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Serving justice, not technology

Serving justice, not technology

How the Justice Department is improving justice services with technology

How can a government department use technology to help business transformation? This is exactly what the NSW Department of Justice is proposing through a project commencing shortly aimed at bringing major benefits to the community through widening access to video conferencing and mobility.

The $40 million, four-year project plans to address current bottlenecks facing those that come into contact with the justice system. Importantly, it is not being perceived as a technology project but about how technology enables the adoption of new business processes.

The program of work impacts all agencies comprising the Justice Cluster including the courts, police, corrective services, legal aid, ODPP and juvenile justice as well as private lawyers.

The project has two major streams, business transformation and technology, with the technology stream playing the supporting role. From my experience, this is a welcome change from many ‘IT’ projects, where the delivery of technology - not the impact it will have on business process - is judged the primary goal.

Considering IT in the context of a business project is likely to introduce a discipline where projects are only undertaken if they deliver business benefits, even those that have a high technical component. After all, even upgrading WAN links, a task many may see as a technical project only, will have a business impact by opening up opportunities to expand online business applications.

How an organisation ensures projects are considered from such a perspective is the question all CIOs need to grapple with.

An early sign can be found in the position of the CIO itself. As an executive position, it is more likely that the business benefits test will be used; if, however, the CIO holds a middle management role, I’d suggest the culture is still differentiating between business and IT or technical projects.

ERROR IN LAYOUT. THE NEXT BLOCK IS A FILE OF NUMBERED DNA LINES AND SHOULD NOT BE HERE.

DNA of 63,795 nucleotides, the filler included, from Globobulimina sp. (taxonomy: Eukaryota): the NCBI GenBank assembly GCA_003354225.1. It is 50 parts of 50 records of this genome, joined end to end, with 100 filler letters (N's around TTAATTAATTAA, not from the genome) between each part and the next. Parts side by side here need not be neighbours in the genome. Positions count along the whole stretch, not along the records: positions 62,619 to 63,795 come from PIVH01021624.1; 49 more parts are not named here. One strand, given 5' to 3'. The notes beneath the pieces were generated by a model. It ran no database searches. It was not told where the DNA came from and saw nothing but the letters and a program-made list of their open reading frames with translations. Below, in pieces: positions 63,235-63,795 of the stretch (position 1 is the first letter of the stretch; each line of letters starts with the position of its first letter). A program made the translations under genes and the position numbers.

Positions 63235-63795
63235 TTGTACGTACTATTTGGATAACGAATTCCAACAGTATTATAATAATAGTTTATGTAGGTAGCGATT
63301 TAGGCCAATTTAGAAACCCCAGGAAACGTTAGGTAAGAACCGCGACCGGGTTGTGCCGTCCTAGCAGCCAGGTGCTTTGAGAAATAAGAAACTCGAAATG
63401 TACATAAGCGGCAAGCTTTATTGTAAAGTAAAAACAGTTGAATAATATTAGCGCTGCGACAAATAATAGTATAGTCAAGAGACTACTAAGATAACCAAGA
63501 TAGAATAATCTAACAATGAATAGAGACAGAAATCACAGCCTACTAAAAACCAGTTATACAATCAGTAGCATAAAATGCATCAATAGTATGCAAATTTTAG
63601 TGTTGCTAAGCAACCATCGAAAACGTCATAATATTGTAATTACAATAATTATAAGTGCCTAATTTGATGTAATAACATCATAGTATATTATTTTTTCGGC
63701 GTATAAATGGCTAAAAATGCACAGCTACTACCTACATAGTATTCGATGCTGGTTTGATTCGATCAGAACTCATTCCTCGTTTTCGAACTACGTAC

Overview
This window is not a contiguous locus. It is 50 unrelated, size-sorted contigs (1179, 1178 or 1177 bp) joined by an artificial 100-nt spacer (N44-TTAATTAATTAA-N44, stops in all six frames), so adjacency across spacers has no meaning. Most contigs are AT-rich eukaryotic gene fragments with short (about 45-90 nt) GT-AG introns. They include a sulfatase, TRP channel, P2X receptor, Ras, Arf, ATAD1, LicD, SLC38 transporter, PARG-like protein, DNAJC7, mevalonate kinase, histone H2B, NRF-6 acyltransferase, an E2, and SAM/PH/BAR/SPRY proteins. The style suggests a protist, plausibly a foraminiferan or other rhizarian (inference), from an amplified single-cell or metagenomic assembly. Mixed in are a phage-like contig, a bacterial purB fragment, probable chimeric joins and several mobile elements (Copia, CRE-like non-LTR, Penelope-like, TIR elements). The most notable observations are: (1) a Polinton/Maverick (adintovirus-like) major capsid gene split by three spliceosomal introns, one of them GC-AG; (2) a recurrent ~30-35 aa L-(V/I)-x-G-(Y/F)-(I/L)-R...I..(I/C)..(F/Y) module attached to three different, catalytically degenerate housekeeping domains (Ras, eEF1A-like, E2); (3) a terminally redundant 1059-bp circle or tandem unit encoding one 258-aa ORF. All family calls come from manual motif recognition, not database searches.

From a business perspective, the Department of Justice knows the justice system requires greater flexibility to handle both current and future demand while still ensuring people have the required access to justice. Services need to be delivered in a timely manner that maintains the community’s confidence in the system.

How is the Department proposing to accomplish this? The answer lies in adopting mobile-based solutions while also extending existing hardware infrastructure into more locations. But what will determine what particular technology solution is implemented is the business needs of an agency or location.

To gain some appreciation of the impact this project will have on the justice system, consider that there were nearly 65,000 video conference sessions facilitated across NSW in 2012/2013.

The project will also see tablets introduced to bring mobility to a currently inflexible solution. Lawyers will no longer have to attend a Legal Aid office to have a video conference with a client who is in detention; instead they will be able to do so from their chambers or anywhere with Internet connectivity.

In addition, police officers will not need to always attend court and wait until they are called but will video conference into the courtroom from their station or even a patrol car.

These are just two examples of how business transformation is made possible through the adoption of new technologies.

Implementing technology before understanding the impact on business can create inflexibility and new problems even while improvements are also created. It’s time to put technology into the right business context.

Mark Coles is the former CIO of NSW Federal Courts, and consulted on several projects for the NSW Government department. He is now principal at Align IT Management and Consulting.

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Tags Justice ClusterNSW Department of JusticeVideo ConferencingmobilityMark Coles

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